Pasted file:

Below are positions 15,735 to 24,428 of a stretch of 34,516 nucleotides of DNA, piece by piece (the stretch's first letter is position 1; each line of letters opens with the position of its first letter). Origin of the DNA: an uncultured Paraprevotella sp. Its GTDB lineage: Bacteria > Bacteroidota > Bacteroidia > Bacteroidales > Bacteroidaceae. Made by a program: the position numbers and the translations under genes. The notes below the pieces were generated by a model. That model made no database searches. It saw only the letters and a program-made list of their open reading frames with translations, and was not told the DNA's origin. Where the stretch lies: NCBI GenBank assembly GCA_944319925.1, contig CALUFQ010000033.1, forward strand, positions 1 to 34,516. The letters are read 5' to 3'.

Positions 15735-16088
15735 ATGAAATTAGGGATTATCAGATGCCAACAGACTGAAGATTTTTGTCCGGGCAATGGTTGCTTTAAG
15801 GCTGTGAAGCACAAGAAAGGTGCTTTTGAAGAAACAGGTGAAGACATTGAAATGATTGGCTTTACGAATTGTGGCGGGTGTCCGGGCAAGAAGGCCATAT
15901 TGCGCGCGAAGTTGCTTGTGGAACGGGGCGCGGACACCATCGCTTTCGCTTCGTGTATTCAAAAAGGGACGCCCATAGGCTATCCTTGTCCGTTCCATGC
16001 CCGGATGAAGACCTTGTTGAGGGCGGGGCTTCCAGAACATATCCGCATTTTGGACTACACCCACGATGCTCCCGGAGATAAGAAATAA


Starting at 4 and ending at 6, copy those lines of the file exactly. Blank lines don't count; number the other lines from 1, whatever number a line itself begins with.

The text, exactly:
15801 GCTGTGAAGCACAAGAAAGGTGCTTTTGAAGAAACAGGTGAAGACATTGAAATGATTGGCTTTACGAATTGTGGCGGGTGTCCGGGCAAGAAGGCCATAT
15901 TGCGCGCGAAGTTGCTTGTGGAACGGGGCGCGGACACCATCGCTTTCGCTTCGTGTATTCAAAAAGGGACGCCCATAGGCTATCCTTGTCCGTTCCATGC
16001 CCGGATGAAGACCTTGTTGAGGGCGGGGCTTCCAGAACATATCCGCATTTTGGACTACACCCACGATGCTCCCGGAGATAAGAAATAA